Embodiments of the invention overcome one or more deficiencies in the prior art by providing, among other things, improved sharing of information and management of permissions. To promote informed consent, aspects of the invention notify the user of policy changes, present those changes in an understandable format, and ask the user to re-consent to the new information usage policy. According to one embodiment, the invention triggers the process of notification/re-consent at the time of authentication by a multi-site user authentication system. Moreover, the features of the present invention described herein are less laborious and easier to implement than currently available techniques as well as being economically feasible and commercially practical.
Briefly described, a method embodying aspects of the invention establishes permission to use information associated with a user. The method includes identifying the user in connection with an application that requests to use selected information associated with the user according to a predefined policy. The method also includes determining whether the user previously granted permission for the application to use the selected information according to the policy and notifying the user if a change has been made to the policy since the user previously granted permission for the application to use the selected information.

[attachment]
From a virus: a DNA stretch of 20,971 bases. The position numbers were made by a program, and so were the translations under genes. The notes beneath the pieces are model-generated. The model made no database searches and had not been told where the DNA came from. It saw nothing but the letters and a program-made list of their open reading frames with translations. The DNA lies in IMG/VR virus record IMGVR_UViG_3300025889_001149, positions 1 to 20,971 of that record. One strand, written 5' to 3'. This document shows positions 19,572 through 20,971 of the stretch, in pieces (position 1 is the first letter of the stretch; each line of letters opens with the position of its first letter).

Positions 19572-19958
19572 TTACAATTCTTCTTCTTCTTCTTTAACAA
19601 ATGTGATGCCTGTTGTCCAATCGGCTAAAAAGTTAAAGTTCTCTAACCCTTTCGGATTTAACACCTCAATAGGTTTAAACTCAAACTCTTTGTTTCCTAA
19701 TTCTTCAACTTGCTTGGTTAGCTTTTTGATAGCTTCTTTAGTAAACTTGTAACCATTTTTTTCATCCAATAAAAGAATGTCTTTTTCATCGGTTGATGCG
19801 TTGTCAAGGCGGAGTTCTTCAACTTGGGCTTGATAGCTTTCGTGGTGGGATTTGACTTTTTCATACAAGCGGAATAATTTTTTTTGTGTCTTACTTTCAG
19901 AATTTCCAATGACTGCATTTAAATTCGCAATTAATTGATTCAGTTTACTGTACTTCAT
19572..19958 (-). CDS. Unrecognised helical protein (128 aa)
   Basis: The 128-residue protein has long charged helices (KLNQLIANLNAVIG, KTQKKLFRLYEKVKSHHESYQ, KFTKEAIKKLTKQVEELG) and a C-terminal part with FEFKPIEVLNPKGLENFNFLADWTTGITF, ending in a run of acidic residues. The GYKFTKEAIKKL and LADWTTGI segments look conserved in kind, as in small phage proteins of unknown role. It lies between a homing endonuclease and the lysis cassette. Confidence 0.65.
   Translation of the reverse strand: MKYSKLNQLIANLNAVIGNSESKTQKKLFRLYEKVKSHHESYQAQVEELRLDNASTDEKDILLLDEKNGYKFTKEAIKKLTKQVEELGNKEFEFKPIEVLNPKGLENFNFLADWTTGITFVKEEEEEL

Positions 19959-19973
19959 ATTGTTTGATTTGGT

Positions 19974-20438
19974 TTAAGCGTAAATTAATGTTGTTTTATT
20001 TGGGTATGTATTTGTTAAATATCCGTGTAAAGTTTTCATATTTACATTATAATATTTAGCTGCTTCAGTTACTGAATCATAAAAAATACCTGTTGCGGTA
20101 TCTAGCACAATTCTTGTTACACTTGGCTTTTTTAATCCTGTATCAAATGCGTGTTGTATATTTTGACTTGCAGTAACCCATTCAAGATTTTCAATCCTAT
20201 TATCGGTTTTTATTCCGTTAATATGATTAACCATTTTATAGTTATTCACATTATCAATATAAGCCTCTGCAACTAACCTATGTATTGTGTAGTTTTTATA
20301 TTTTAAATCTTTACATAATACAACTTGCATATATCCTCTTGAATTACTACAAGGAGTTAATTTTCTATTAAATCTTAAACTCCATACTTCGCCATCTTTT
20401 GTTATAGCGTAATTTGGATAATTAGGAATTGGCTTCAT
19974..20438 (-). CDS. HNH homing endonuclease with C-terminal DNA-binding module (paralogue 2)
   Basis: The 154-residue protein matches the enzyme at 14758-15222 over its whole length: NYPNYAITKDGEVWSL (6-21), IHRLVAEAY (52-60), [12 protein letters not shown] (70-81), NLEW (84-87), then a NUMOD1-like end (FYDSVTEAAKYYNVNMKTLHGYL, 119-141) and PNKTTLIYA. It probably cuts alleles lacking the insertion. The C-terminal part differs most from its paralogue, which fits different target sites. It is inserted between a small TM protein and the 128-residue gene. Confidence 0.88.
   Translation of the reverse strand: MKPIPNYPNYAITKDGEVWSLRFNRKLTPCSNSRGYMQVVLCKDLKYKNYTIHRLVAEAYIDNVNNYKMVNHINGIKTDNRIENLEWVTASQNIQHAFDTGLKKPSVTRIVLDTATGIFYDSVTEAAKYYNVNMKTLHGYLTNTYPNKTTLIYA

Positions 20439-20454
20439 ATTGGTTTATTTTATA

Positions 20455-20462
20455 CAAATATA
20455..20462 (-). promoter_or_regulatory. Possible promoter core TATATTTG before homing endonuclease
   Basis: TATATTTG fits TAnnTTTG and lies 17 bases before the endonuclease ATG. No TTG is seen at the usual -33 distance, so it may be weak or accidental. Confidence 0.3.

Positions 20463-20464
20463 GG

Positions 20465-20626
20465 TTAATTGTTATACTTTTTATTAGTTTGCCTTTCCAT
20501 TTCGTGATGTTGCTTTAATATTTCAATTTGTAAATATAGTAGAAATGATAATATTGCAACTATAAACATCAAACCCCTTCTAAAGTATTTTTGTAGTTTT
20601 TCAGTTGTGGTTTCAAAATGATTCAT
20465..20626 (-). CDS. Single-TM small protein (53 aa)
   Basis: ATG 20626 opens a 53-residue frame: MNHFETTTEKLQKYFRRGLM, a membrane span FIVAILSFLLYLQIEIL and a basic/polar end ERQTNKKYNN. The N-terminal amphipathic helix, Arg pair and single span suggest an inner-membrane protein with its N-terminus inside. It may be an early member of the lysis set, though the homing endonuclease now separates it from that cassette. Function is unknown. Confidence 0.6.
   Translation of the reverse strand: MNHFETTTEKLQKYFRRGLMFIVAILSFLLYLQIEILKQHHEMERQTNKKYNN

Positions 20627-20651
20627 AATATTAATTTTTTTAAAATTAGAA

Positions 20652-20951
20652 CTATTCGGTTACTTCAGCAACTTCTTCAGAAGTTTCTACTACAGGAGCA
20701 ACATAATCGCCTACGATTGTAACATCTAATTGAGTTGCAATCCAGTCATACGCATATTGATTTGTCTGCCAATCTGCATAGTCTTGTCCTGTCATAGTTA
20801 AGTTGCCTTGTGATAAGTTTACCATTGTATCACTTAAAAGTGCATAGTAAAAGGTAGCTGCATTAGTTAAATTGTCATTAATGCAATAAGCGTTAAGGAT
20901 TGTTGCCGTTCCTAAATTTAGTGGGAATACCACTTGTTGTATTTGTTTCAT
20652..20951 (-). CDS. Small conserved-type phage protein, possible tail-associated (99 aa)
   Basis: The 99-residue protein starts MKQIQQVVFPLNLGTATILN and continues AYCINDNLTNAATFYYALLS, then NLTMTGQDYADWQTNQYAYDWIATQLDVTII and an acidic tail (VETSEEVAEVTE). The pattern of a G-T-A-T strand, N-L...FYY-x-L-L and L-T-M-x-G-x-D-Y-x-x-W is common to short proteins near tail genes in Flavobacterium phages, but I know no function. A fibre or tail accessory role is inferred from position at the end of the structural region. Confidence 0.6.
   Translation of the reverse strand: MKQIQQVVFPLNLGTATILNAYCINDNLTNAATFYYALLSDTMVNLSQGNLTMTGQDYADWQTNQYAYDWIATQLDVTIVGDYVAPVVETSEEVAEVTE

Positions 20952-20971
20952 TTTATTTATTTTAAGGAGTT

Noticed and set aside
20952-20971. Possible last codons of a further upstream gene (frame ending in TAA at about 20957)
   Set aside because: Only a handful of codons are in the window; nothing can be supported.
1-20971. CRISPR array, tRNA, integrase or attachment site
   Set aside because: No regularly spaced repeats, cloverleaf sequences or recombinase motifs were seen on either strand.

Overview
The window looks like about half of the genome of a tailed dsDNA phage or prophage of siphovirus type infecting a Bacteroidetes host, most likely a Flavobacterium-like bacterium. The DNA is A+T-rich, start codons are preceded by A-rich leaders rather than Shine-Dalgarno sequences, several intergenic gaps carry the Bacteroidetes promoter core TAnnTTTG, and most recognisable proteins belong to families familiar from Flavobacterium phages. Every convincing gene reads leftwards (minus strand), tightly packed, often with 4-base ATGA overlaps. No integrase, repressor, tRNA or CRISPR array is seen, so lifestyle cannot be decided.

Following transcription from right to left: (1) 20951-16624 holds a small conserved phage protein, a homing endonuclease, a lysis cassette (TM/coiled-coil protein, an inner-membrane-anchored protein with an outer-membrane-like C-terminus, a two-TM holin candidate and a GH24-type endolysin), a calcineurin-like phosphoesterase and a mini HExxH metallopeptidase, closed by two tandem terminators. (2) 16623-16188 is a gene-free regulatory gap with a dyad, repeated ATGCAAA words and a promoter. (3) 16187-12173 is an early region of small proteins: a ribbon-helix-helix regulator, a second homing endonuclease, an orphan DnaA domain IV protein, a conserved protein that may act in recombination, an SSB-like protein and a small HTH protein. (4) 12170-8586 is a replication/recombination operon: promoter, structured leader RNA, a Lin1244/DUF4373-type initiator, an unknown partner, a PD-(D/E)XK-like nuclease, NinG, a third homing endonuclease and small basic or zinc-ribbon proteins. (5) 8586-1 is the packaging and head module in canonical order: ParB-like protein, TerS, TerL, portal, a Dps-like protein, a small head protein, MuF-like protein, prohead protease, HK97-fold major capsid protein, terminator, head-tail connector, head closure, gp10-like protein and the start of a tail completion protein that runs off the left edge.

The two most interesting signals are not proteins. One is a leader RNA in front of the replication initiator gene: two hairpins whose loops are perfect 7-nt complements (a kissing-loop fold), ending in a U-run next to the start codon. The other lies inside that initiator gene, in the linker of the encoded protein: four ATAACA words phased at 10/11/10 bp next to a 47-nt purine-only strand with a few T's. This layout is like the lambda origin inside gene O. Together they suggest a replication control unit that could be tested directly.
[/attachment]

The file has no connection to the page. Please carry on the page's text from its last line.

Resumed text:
In another embodiment, a method of the invention manages consent between a client and at least one network server. The client and the network server are coupled to a data communication network. The network server provides one or more services to a user via the client, which operates a browser configured to permit the user to communicate on the data communication network. The method includes identifying the user in connection with the network server that requests to use selected information associated with the user according to a predefined policy. The method also includes defining a consent state associated with the identified user. The consent state directly corresponds to a version of the policy for which the user has granted permission for the network server to use the selected information. The method further includes identifying which version of the policy is currently in use for the network server and providing a user interface via the browser to notify the user when the version of the policy corresponding to the consent state is different from the version of the policy currently in use for the network server.
Yet another embodiment of the invention is directed to an authentication system that includes an authentication server coupled to a data communication network and an authentication database associated with the authentication server. The authentication database stores authentication information for comparison to login information provided by a user for authenticating the user. The authentication database further stores user-specific information that identifies the user with respect to one or more services provided by at least one affiliate server coupled to the data communication network. The affiliate server provides the one or more services to the user via a client coupled to the data communication network and requests to use selected information associated with the user according to a predefined policy. In this embodiment, the authentication server is configured to identify which version of the policy is currently in use for the affiliate server and to provide a user interface for notifying the user when the version of the policy currently in use is different from a policy under which the user previously granted permission for the affiliate server to use the selected information.